It has been a while since we heard anything about everyone's favorite contrarian and most outspoken hedge fund manager, Hugh Hendry, and probably for a good reason. As everyone else was complaining about their performance (and P&L) collapsing, blaming it on everything from the weather, to Bernanke's diet, to fundmanetals and technicals, Hugh Hendry was raking it in and is now up 38.65% YTD, with a stunning +22.5% in August alone (or pretty much mirroring the collapse at Paulson & Co) and another 11% in September! As the FT reports, Hugh Hendry's Eclectica fund has "has soared in value over the past two months as global markets have plummeted and industry peers have suffered damaging losses." Hendry's opinion on China is no secret, with an indicative snippet being that he anticipates a 1920's Japan-like crash in China. And as was reported previously, based on his recent trade of buying up lost of Japan CDS of companies exposed to China, his outperformance is no suprise. Expect to hear much more about Hendry as the media gets tired of paraphrasing sob stories and actually focuses on the (very few) winners from the most recent market blow out, confirming that contrarian, non-lemming approaches to investing still do pay off.
Hugh Hendry proposes a very simple thought experiment to all those (apparently the Fed) who believe that QE2 can end: who will drive global growth if the suddenly marginal economy, that would be the US for some ungodly reason, contracts, which it already is, and will do so even more once rates start rising. Sorry, but unlike last time China is not here to pick up the slack. And it appears that China will not be stepping in to fill the growth void, read inflation, (read Jasmine revolution) which can only lead to more social unrest.
The markets are already pricing in the near certainty of a quarter-point rise from the Bank of England by May with another increase expected before October. But perhaps not wanting to be left out, the zealous guardians of Europe’s monetary system, who measure inflation rates across the 17-country bloc to the second decimal point, have recently raised their rhetoric to such an extent that investors are openly speculating that in spite of the continent’s tight fiscal policy European rates are now likely to rise before the end of summer. As they say in the land of macro investing, the cycle isn’t over until the Europeans lift rates. Just don’t bet on money staying tight for long. - Hugh Hendry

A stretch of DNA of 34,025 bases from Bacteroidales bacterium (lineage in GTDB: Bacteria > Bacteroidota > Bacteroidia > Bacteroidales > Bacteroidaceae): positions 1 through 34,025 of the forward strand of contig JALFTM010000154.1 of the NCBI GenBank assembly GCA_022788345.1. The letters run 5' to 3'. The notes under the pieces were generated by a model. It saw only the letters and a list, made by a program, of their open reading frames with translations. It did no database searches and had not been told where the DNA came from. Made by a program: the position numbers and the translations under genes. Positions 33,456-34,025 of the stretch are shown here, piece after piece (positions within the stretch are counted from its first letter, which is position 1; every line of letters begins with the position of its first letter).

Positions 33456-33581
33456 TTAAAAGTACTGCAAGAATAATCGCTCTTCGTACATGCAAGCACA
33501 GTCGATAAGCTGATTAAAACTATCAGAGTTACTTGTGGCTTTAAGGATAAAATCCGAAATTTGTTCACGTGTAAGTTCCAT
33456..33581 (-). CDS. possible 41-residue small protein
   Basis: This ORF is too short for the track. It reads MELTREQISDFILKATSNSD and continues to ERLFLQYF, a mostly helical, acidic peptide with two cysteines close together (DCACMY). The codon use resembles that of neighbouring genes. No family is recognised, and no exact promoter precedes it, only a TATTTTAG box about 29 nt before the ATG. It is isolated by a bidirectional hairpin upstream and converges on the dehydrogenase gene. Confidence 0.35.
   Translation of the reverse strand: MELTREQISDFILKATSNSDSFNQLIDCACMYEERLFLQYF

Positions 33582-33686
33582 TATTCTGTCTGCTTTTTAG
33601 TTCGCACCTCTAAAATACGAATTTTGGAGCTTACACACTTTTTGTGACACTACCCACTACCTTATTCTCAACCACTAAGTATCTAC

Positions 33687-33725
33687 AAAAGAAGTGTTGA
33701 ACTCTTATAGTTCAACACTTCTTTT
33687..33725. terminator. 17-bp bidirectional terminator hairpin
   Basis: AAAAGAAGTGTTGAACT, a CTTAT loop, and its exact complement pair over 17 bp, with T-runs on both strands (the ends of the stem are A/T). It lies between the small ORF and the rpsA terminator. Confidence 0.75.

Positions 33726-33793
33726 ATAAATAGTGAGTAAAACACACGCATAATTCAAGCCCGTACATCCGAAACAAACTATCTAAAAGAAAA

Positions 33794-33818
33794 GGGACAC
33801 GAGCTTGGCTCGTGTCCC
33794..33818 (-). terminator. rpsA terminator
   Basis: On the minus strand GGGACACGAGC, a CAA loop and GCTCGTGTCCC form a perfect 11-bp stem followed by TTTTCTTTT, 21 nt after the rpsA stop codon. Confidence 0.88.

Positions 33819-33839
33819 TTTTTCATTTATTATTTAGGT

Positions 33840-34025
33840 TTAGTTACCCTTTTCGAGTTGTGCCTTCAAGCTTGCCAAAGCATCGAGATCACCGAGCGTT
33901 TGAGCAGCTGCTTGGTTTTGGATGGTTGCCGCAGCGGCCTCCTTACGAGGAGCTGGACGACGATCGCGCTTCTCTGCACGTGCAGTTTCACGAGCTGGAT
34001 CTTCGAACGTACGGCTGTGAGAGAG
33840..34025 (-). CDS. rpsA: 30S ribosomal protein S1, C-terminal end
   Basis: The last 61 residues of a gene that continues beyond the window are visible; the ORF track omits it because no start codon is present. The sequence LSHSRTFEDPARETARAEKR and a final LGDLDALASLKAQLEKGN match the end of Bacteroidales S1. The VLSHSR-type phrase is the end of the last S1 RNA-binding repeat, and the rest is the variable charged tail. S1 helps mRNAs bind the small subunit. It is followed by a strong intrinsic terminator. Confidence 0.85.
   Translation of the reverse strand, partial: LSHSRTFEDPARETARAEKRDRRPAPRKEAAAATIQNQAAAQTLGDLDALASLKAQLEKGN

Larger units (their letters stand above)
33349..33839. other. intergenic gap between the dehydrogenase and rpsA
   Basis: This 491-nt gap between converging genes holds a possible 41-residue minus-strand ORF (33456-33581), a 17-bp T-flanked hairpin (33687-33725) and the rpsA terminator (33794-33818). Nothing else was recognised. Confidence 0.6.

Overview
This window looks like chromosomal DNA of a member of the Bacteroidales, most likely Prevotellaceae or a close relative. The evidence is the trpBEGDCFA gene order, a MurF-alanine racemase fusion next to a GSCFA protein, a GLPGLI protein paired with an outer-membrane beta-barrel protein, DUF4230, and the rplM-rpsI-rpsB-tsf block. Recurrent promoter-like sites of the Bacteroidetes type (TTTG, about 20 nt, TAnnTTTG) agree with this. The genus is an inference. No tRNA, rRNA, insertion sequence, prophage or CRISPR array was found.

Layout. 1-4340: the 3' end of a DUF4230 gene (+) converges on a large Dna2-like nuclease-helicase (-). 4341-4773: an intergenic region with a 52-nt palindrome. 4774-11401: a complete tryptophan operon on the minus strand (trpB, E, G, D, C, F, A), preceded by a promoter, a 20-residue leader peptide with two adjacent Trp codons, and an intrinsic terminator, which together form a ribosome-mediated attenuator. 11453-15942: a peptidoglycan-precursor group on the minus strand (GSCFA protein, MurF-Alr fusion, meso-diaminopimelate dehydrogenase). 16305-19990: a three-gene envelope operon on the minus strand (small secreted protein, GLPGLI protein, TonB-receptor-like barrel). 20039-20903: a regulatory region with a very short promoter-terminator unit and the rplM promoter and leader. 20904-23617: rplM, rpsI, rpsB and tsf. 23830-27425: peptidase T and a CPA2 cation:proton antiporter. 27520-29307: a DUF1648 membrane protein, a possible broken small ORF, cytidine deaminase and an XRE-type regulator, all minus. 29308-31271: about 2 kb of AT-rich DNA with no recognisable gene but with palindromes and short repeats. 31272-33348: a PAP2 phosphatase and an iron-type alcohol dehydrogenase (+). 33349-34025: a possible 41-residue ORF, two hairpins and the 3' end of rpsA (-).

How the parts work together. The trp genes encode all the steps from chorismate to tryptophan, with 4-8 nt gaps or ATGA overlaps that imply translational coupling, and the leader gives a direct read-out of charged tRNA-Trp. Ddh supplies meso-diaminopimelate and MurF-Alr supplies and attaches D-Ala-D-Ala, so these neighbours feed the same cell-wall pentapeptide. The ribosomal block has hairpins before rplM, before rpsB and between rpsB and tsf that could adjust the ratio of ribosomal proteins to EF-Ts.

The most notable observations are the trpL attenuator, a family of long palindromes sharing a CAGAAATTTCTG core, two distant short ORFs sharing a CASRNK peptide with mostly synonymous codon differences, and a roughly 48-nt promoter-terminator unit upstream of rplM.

It seems that it was just yesterday that everyone's favorite outspoken Eclectica manager, Hugh Hendry, was advising that the best course of action is panicking. It appears his message was not lost on one Ashton Kutcher. Per the HuffPo: "Ashton Kutcher is in hard training for the apocalypse, but this no big screen role: he's afraid that armageddon is coming.....Kutcher is stocking up on guns and spending hours and hours running the canyons near his home, pushed on by visions of being chased by wild boar. He's also taking daily bikram yoga sessions, and learning Krav Maga, a deadly Israeli combat technique taught to high-powered special ops. All of my physical fitness regimen is completely tailored around the end of day. I stay fit for no other reason than to save the people I care about." And so survivalism has just gone mainstream...and copycat cool. Good luck trying to find stockpiles of MRE rations, freeze dried beans, and ammo going forward.
This evening's must read report comes from Hugh Hendry, arguably the most creative and free-thinking money manager in the world, of The Eclectica Fund.
Hugh Hendry Interview With King World News: "If Inflation Is A Monetary Phenomenon, Hyperinflation Is A Political Phenomenon"Submitted by Tyler Durden on 09/28/2010 15:27 -0400